California Assembly votes to further dilute arts as a high school requirement

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California arts advocates suffered their third and worst legislative shutout in less than two months Wednesday as the Assembly voted 76 to 0 in favor of a bill that would allow more students to skip arts instruction entirely during their high school years.

To earn a diploma now, students have to take at least one yearlong course in arts or a foreign language. If the bill, AB 2446, passes the state Senate and is signed into law by the governor, students, starting in the 2011-12 school year, will be able to substitute a “career technical education” course for arts or a language. The bill has a ‘sunset’ provision, meaning the change would be temporary, staying in effect for five academic years before expiring in mid-2016.
Its author, Warren Furutani (D-Gardena) says in a statement on his website that “the intent … is to increase high school graduation rates, which is an ever-pressing issue.”

By allowing students to take a technical course rather than arts or a language, backers say, teens aiming for immediate full-time jobs rather than college will be better prepared for them. Meanwhile, they say, being able to use a technical course to graduate, rather than arts or a language, could prompt some potential dropouts to stay and earn a diploma.

Laurie Schell, executive director of the California Alliance for Arts Education, said Wednesday that her group’s so-far fruitless lobbying will continue with state senators. In April, the Assembly Education Committee voted for Furutani’s bill, 8 to 0, and last week the Appropriations Committee approved it, 17 to 0.


Furutani launched his political career in 1987, when he became the first Asian American elected to the Los Angeles Unified School District board, where he served until 1996.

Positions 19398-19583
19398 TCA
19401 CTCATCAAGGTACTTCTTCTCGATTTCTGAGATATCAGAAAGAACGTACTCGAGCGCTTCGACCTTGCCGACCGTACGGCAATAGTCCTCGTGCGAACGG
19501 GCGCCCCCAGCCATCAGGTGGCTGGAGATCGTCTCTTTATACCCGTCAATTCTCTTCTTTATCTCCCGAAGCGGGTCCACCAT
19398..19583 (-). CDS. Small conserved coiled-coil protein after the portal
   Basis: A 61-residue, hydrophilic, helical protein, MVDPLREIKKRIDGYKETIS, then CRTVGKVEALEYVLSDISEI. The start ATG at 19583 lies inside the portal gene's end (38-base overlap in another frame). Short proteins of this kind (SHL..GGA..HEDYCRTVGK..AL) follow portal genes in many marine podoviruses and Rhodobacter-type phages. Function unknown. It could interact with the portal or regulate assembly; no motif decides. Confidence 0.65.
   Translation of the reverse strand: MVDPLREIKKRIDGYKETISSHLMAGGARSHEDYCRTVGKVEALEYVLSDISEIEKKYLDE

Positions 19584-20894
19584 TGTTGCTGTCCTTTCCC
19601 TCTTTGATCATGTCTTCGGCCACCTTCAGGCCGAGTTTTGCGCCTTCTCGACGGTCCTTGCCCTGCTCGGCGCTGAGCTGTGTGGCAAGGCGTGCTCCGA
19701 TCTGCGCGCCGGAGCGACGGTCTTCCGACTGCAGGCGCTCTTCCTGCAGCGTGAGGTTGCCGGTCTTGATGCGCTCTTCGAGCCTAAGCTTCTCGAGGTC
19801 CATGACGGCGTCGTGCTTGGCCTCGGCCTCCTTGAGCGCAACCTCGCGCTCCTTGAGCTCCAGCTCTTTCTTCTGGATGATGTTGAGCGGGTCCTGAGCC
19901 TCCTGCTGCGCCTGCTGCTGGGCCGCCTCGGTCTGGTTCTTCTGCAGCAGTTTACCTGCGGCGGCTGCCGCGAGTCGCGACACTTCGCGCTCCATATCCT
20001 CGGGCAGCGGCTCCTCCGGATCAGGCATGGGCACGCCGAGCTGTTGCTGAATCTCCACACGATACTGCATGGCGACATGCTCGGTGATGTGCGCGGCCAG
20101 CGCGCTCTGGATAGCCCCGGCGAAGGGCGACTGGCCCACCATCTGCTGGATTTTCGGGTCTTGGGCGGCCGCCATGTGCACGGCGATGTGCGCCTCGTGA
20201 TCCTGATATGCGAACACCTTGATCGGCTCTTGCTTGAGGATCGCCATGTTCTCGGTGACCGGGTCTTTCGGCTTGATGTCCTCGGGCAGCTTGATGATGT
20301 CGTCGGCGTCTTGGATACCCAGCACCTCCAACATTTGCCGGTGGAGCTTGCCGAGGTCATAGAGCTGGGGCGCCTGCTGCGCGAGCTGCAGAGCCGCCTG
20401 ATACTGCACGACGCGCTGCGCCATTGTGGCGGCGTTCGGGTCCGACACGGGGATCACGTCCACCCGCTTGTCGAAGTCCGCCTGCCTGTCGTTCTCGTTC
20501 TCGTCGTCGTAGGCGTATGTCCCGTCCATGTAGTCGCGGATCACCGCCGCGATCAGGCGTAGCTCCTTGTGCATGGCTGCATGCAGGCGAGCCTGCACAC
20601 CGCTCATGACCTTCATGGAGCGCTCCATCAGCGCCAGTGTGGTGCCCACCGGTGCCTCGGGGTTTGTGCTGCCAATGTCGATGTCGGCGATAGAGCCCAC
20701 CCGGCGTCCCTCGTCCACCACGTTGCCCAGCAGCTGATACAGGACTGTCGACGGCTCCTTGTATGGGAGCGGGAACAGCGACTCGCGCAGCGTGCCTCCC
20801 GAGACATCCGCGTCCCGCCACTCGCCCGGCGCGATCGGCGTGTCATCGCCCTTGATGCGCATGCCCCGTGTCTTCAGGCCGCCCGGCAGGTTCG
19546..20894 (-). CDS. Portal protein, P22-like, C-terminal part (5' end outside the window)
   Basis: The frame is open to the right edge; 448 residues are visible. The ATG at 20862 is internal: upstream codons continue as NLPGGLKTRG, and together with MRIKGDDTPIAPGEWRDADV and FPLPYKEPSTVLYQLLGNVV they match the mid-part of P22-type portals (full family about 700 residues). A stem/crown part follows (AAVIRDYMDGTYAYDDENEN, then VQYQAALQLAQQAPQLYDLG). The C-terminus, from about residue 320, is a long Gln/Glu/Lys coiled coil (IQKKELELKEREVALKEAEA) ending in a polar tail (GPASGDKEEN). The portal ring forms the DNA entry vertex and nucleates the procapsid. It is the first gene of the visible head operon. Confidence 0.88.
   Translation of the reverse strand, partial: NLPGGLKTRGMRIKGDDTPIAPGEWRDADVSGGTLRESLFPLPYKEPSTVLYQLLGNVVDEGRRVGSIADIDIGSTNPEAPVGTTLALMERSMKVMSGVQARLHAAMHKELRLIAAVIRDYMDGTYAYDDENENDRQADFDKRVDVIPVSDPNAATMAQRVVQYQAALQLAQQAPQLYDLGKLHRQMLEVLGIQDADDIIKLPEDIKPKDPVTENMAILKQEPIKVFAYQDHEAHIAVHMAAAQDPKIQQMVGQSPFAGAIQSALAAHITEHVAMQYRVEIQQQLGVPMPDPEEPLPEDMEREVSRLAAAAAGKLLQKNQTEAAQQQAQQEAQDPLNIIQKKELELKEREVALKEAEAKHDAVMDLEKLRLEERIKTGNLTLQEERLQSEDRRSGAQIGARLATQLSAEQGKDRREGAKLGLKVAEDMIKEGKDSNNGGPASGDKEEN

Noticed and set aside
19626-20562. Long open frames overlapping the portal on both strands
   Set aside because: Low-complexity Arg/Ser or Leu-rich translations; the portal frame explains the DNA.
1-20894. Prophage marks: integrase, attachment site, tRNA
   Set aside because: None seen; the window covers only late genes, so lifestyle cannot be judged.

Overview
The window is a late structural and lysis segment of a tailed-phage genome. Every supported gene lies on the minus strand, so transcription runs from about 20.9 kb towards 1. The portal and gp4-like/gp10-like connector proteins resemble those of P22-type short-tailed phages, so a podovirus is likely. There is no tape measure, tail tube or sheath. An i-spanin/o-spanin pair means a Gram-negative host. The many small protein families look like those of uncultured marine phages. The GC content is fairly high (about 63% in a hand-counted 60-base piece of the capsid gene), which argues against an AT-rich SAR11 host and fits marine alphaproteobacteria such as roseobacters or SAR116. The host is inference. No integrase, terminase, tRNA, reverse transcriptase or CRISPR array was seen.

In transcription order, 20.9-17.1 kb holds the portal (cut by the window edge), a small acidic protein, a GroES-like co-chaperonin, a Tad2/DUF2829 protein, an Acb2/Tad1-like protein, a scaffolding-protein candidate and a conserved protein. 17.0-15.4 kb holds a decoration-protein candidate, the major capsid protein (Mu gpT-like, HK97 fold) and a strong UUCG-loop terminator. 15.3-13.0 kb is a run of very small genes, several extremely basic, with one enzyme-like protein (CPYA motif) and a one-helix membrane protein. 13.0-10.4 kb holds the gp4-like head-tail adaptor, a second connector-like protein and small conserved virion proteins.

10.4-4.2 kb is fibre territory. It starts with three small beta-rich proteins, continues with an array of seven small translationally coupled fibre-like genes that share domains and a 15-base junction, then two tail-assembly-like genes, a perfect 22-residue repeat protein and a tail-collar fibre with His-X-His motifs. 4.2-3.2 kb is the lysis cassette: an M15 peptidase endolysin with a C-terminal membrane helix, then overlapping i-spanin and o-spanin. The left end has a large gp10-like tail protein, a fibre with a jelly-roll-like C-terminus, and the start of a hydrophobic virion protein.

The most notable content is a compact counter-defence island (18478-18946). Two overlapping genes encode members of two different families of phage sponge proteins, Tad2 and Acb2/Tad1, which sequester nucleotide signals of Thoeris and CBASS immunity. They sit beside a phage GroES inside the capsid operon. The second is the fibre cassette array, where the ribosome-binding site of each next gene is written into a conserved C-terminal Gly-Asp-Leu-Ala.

Part of the effort against the change, Schell said, will be to present data showing that “there’s a tremendous overlap” in skills learned in arts classes and those required for technical fields that students not on a college track might enter.

Students applying to the University of California or the Cal State systems are required to have at least a year of high school arts. Schell said that local school districts have the authority to set graduation standards that are higher than the statewide minimum requirement Furutani’s bill would change, and the Los Angeles Unified School District is among those that make a year of visual or performing arts mandatory.

When Furutani proposed a similar bill last year, it died in the Appropriations Committee. However, it was friendlier to arts education and foreign language instruction than the one now moving through the Legislature. Instead of being able to substitute technical training for arts or a language, last year’s bill called for making graduation requirements more stringent for all students. Instead of opting for arts or a foreign language, students could add technical education to the mix – but they would have to take a course in at least two of the three categories.

-- Mike Boehm

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